Despite starting the competition three hours late, a team of four SFU computing science graduate students took home the $5,000 student prize at the Canadian Open Data Experience (CODE) 2015, a 48-hour hackathon.
In the hackathon, which opened February 20, each team had 48 hours to comb through open data made available by the Government of Canada and build a functioning app using the data. Ultimately, teams were judged in “five areas of competency: user experience, use of open data, innovation, potential, and functionality.”
The teams had three categories on which to focus their app: youth employment, business opportunities, and healthy living. The “SFU Data Crunchers” team of four, consisting of three members specializing in natural language processing — Bradley Ellert, Jasneet Sabharwal, and Maryam Siahbani — and one member in the professional master’s program in big data — Jonathan Bhaskar — decided to focus on youth.
Bhaskar had only found out about the hackathon in an email from a TA a few hours before. With the contest starting at 6 p.m. on February 20, the team thought they were starting just on time.
However, while reading the rules, they noticed that the time was in Eastern Standard Time, as the competition was based in Toronto, and had instead started three hours behind.
The team spent the first day sifting through the approximately 200,000 data sets and trying to come up with a way to put them all together. This was a decided disadvantage, as the other teams who had learned about the hackathon earlier were able to look at the data sets before the 48-hour window.
“We [later] learned that some of the other teams had been brainstorming in the week leading up to the competition,” Ellert said. “Our first day was spent planning. There were times we didn’t think we’d even be able to come up with a concrete idea in time.”
However, before long they had an idea: an app that helps students find out the cost of a post-secondary education, one which not only factors in tuition fees but also compares the cost of renting or university housing.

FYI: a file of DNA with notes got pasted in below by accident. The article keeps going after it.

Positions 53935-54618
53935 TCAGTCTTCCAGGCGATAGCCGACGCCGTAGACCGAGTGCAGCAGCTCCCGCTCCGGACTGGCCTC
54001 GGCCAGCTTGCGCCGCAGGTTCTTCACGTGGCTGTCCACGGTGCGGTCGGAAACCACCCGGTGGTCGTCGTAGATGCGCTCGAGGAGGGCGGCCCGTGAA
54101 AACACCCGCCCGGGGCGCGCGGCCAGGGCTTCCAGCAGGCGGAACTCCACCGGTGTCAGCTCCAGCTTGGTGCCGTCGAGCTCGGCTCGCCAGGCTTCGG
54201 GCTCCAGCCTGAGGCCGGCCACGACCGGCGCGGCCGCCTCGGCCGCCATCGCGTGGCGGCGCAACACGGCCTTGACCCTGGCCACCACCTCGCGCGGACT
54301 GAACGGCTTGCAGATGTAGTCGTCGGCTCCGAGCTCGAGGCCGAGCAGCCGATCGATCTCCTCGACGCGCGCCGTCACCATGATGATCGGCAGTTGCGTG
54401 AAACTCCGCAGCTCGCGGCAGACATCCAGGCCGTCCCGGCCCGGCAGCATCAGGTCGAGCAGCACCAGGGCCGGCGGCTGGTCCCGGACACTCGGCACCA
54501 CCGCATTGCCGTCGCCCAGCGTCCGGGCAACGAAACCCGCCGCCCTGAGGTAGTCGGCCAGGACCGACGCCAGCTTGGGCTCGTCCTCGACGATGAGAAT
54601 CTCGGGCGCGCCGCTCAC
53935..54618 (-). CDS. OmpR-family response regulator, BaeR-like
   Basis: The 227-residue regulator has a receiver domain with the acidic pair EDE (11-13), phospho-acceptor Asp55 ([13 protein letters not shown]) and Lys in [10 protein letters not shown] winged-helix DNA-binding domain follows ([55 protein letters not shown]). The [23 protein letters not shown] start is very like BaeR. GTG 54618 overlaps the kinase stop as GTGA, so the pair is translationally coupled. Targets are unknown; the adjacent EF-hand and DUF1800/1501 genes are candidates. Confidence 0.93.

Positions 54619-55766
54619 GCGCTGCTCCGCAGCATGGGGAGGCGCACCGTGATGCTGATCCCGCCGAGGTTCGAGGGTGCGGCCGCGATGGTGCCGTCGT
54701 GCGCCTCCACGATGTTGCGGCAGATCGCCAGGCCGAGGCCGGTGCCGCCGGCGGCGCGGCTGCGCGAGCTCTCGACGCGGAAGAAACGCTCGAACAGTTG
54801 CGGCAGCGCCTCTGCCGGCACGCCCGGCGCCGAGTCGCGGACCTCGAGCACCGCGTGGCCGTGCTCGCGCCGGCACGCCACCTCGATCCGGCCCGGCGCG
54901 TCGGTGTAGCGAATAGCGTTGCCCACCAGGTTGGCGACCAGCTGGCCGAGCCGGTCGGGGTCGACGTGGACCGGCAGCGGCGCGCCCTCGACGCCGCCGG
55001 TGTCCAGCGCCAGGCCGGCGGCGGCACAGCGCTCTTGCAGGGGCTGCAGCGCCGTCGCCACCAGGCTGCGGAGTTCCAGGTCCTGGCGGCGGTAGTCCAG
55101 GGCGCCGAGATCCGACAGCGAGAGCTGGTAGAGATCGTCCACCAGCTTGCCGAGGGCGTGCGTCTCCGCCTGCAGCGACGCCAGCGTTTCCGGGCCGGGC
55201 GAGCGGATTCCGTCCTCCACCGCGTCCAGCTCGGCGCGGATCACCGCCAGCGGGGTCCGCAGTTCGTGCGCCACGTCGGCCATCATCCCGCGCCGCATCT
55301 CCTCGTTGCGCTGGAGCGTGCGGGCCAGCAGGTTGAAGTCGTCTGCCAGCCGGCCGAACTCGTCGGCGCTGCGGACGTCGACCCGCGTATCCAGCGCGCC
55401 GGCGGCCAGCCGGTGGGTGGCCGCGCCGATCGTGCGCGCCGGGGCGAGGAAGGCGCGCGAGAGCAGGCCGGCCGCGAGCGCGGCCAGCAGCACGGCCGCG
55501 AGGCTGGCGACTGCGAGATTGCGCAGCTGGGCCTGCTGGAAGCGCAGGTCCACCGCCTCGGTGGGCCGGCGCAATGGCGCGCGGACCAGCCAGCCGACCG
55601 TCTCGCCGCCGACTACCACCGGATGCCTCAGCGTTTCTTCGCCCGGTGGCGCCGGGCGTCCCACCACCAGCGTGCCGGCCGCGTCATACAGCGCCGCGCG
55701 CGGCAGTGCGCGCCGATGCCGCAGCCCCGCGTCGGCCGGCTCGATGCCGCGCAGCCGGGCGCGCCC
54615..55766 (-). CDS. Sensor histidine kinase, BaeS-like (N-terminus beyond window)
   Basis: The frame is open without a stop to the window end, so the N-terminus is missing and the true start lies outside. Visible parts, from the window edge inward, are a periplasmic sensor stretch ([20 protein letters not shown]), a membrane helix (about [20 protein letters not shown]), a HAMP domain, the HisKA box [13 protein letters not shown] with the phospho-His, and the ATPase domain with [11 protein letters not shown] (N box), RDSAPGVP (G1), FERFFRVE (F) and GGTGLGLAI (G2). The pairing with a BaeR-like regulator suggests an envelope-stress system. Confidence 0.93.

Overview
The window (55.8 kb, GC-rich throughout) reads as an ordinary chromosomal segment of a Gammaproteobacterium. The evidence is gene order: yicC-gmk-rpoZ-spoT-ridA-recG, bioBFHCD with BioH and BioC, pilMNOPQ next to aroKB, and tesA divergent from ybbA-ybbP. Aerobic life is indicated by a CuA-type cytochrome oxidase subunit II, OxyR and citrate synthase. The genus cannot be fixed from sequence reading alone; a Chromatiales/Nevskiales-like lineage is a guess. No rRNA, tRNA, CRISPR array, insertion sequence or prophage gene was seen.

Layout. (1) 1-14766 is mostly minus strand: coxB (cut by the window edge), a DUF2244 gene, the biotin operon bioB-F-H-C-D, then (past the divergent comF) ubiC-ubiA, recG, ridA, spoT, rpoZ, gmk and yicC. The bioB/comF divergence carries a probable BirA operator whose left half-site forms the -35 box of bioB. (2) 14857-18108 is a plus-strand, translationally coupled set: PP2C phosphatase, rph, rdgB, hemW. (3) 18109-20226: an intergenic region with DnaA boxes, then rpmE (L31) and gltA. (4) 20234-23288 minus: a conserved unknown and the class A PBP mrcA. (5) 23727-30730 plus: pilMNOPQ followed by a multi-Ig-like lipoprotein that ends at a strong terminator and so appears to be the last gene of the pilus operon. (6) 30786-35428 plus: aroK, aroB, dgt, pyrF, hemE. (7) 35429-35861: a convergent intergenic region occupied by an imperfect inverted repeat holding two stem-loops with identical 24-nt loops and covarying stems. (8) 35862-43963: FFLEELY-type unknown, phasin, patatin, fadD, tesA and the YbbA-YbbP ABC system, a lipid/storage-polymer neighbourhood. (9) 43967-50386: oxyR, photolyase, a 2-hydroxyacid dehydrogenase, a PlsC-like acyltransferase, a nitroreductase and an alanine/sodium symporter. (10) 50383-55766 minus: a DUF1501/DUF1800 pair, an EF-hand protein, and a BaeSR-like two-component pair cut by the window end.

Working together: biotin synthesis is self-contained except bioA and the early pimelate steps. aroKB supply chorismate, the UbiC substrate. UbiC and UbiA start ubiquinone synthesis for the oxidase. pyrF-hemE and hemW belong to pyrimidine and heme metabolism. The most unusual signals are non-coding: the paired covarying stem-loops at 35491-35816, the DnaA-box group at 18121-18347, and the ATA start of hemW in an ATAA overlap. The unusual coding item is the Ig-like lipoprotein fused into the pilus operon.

“After a lot of going in circles, we kept coming back to the same idea that higher education is the solution to solving high youth unemployment rates,” Ellert noted.
They found data that showed the average rent in all the cities across Canada, along with the price of university housing. As well, they used the SFU Library to find the data set for tuition fees all across Canada, as it was not available in the data sets released by the Canadian government.
The final product was “High School Down, Where Next?” which allows the user to compare the tuition fees of universities all across Canada, right next to the average price of living near the university.
“This is a very useful tool for students. Most of the competitors that are on the market don’t allow you to look at all the data at the same time, and while doing your research it can become a big information overload,” said Sabharwal. “You don’t even have to know where you want to start searching.”
The team made the top 15 out of 125 submissions and 1,300 participants, and flew to Toronto on March 16 to pitch their app in person. The judges saw the potential in the app, and awarded the team the student prize.
For now, the app is done — Bhaskar and Sabharwal noted that the members of the team are busy with their academic work. However, Sabharwal said that the team has some interest in continuing the project.